I wouldn't say that the remark is intelligible precisely because it is metaphysical, since that implies that anything that is not metaphysical is intelligible. I don't think that's what you mean. But I agree that if it were (intended to be) metaphysical then I would not know what to make of it. Which is not to say I could never understand it, but I'd have to at least see the movie again to do so. The context matters.

      any impression that Jesse's utterance is "nonsense" comes from importing philosophical preoccupations that he does not share

      Maybe. But I think Lars's point is that there are philosophers who would regard it as nonsense, not because they take Jesse to have preoccupations that he does not have, but simply because of certain features of the sentence he uses. That is, they don't take the context and the speaker to be relevant. But they are relevant (I think we all agree), and that's an important fact about sense and nonsense.

    3. Yes, that's a good way of putting it. In fact, I don't think Miles and I are far apart (I may just have been hasty in my formulations). I believe my earlier blog "Waiting for Wednesday" helps clarify where I'm comin from.

    4. Yes, I wish now that I had read that post earlier.

  4. he has no difficulty expressing his experience.

    Is it possible that there is here a difficulty of expression in one sense but not in another? I did not watch the movie, but might it be the case that although the Hawk character doesn’t hesitate, and it doesn’t take him any time to find the words, and it doesn’t seem to him that there is anything “off” in the words he chooses, and that he is in some sense even easy to understand—might it be the case that there is yet a difficulty of expression here in another sense?

    I have this idea in mind: Wittgenstein in the Brown Book talks about the word “particular” (p. 158 ff). He makes this distinction between reflexive and non-reflexive uses of the term, and it seems to me that the words of the Hawk character may be described as having for him at that moment a sort of reflexive use. Now, Wittgenstein also talks in the same context of “straightening out” an expression that was used in a reflexive way, translating it effectively into a non-reflexive form. And to go back to the question of the difficulty of expression, my idea is this: might it be the case that in our case the hawk character had a difficulty of expression in the limited sense that there was no way to “straighten out” his words? Might it be the case that the Hawk character in that situation is “stuck” with the reflexive form of words? Could that be a useful notion of difficulty of expression?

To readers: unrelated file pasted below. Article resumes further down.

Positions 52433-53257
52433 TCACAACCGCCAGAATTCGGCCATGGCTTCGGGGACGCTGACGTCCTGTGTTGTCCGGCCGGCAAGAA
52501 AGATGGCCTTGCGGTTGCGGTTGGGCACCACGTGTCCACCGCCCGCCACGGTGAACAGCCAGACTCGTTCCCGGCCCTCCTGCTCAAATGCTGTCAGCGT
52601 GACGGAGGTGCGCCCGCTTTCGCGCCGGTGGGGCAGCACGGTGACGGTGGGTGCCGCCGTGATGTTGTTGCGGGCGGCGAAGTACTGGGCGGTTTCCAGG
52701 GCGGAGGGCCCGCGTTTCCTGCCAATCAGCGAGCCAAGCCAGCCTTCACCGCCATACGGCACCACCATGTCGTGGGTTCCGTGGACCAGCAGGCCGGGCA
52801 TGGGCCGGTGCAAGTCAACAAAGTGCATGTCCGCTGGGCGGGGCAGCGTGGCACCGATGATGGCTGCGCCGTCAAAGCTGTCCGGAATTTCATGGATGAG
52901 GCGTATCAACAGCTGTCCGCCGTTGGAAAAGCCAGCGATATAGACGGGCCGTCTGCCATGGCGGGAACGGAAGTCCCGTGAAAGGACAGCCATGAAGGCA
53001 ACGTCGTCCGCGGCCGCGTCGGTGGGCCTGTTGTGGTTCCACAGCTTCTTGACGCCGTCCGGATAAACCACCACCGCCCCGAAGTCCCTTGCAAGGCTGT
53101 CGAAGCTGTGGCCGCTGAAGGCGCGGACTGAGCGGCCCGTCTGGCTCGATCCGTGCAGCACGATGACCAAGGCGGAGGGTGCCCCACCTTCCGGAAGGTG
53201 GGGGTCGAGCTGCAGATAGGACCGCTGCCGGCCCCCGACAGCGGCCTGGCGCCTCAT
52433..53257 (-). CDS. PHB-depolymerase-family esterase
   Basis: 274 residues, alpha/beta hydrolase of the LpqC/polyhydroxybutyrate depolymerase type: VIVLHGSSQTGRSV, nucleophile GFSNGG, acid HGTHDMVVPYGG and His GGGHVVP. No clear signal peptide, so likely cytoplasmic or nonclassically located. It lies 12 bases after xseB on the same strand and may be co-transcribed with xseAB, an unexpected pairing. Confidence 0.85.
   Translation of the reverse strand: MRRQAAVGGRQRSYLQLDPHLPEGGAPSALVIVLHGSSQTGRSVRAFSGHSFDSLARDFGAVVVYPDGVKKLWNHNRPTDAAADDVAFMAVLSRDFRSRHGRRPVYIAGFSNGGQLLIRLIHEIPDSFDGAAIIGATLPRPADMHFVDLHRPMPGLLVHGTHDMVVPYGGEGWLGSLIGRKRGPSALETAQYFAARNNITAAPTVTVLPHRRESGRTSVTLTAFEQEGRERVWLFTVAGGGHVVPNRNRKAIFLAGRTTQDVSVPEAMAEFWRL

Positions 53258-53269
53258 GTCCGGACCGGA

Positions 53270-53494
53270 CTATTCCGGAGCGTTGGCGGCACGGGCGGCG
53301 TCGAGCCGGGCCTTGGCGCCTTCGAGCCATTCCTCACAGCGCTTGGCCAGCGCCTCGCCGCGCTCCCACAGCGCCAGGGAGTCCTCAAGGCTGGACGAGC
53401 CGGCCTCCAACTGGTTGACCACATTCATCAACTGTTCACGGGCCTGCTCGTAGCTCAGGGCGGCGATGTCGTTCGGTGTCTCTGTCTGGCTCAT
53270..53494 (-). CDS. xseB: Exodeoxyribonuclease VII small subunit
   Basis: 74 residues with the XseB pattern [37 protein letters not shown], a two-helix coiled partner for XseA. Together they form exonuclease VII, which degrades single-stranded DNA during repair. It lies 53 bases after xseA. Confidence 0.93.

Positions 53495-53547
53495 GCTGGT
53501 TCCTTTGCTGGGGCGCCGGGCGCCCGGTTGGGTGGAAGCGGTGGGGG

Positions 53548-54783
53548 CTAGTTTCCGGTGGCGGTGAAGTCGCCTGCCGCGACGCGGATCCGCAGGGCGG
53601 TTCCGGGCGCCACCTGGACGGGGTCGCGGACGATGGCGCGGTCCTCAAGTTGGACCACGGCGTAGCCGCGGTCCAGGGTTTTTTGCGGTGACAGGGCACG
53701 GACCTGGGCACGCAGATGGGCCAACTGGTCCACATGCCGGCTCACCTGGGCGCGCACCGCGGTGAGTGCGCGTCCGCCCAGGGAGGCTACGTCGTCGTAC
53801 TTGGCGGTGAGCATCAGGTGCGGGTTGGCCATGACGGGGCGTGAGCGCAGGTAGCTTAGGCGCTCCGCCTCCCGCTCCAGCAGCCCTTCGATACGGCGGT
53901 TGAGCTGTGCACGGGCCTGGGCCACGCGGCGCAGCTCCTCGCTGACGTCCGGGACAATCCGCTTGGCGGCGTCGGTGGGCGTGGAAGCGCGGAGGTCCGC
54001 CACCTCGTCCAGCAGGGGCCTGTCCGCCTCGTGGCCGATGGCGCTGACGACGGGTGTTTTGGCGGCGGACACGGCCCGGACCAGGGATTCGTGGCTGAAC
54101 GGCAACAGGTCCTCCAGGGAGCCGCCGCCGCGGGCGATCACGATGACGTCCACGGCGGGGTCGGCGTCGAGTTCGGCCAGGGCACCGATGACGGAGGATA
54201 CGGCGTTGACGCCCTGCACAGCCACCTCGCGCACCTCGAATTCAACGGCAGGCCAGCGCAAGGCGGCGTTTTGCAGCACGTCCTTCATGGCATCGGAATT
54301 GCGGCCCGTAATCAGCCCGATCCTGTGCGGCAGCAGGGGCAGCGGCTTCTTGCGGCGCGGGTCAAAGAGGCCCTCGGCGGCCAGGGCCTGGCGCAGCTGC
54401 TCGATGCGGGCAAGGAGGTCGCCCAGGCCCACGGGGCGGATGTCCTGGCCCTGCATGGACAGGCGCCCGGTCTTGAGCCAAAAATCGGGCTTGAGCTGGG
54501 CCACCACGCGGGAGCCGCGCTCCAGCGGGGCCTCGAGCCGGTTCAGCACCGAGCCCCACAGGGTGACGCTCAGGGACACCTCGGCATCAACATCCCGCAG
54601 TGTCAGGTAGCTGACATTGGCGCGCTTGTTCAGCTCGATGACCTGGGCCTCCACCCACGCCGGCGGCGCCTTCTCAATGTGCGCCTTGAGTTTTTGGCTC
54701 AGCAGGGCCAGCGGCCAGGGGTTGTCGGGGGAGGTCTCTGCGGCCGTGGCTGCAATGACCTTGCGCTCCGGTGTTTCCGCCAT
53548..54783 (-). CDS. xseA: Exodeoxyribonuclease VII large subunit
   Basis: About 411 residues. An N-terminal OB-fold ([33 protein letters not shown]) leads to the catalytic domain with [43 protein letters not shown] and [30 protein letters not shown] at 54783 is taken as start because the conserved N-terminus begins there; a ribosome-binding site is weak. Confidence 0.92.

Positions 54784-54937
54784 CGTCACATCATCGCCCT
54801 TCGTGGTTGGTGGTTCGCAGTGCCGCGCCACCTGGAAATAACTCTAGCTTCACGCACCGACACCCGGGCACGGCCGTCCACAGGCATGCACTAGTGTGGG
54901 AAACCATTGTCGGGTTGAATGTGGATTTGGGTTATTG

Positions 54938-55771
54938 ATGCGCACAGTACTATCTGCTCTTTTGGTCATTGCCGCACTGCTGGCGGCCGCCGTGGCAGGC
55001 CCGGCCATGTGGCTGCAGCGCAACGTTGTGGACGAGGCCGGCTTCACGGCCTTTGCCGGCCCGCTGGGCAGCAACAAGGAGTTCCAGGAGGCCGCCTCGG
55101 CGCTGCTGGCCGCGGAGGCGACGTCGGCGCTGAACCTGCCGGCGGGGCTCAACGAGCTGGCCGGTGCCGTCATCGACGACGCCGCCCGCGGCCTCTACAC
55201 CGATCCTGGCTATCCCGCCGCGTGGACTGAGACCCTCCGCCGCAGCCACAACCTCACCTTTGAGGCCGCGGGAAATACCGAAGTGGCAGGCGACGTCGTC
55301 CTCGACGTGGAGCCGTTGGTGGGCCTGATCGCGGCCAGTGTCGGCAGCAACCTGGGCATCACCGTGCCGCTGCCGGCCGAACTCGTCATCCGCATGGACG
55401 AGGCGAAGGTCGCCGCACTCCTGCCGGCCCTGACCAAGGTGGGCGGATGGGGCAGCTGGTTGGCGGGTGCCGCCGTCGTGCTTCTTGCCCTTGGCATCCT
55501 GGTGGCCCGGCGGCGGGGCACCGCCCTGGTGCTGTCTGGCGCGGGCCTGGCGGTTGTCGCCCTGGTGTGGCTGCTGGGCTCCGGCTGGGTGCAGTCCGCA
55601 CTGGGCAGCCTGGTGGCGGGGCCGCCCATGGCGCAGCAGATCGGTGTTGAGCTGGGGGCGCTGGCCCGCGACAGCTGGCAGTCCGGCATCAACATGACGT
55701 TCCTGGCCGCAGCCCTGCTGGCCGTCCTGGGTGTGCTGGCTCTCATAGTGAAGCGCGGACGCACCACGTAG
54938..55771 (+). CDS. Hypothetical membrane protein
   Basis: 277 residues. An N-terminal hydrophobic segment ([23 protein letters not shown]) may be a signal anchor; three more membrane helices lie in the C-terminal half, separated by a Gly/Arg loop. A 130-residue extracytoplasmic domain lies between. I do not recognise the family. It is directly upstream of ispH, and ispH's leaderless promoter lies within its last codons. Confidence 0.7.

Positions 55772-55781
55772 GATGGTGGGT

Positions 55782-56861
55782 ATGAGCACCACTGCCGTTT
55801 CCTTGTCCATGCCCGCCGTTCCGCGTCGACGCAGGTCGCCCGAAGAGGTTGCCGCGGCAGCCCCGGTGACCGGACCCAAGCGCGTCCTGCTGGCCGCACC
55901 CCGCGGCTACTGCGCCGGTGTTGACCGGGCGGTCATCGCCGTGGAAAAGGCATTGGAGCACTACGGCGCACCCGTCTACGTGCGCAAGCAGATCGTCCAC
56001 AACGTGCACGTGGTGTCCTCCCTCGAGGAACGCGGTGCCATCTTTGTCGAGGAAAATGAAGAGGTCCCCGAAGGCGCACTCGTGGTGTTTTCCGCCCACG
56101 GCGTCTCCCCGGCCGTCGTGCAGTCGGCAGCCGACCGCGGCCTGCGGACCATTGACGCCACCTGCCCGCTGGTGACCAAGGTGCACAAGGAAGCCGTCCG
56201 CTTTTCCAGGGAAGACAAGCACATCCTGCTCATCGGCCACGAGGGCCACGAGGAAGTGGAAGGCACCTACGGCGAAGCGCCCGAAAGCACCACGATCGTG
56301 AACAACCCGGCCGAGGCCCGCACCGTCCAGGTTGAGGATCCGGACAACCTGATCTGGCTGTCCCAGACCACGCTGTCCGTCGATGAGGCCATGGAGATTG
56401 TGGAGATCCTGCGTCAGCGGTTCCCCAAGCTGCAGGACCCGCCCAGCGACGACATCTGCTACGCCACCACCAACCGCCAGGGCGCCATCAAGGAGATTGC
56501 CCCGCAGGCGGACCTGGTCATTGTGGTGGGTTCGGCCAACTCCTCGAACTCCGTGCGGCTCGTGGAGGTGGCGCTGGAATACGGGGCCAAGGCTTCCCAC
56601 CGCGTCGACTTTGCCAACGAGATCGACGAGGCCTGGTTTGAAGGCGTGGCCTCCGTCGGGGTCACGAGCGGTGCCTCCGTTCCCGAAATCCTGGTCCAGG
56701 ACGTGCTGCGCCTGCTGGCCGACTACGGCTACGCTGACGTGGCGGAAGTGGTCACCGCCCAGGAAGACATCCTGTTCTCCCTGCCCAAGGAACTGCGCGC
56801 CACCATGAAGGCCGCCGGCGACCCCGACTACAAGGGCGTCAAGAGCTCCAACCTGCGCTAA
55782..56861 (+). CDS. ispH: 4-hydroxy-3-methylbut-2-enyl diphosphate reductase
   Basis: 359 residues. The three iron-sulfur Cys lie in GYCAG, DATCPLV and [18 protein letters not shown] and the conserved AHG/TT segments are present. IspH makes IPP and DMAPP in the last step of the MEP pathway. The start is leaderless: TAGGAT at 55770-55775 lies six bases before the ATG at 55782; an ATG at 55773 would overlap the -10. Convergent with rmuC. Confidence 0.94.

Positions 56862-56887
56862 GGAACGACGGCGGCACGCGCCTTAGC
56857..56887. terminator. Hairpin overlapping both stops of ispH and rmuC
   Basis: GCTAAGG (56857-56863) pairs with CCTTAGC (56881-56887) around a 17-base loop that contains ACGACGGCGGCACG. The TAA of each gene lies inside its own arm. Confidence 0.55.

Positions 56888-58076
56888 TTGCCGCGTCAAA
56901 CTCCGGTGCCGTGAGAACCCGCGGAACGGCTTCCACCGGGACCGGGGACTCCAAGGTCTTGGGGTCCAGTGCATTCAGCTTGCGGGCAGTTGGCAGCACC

5. Perhaps one could imagine some sort of analogy here. The analogy might be something like this: when we encounter the reflexive use of certain words such as “particular” we are inclined to give it a non-reflexive reading. Somehow a non-reflexive reading seems more “natural”, more in line with how we think about meaning. (Similar points may be made concerning other expressions as concerning “particular”.) In the same way, there may be a temptation to construe the Hawke character’s (Jesse’s) question “Is this really happening now?” as the expression of some specific doubt about current events, as though he ought to be able to single out those aspects of his current experience that seemed to him particularly unreal (thus “straightening out” his words). Whereas he was actually talking (reflexively as it were) about whatever he was experiencing.

    If so, the “difficulty” would come from the philosophical prejudice that one must be able to straighten out such talk.

  6. the “difficulty” would come from the philosophical prejudice that one must be able to straighten out such talk.

    My worry here is that the inability to straighten out that talk might be indicative of something larger. I mean, it seems to me that part of the reason we keep coming back to such uses of language is that they are really very hard to clarify. We often end up resorting to “Well, don’t you get it?” or “You either get it or you don’t. I can’t explain further.” And that’s a bit worrying, because it is problematic to have a use of language that cannot be clarified.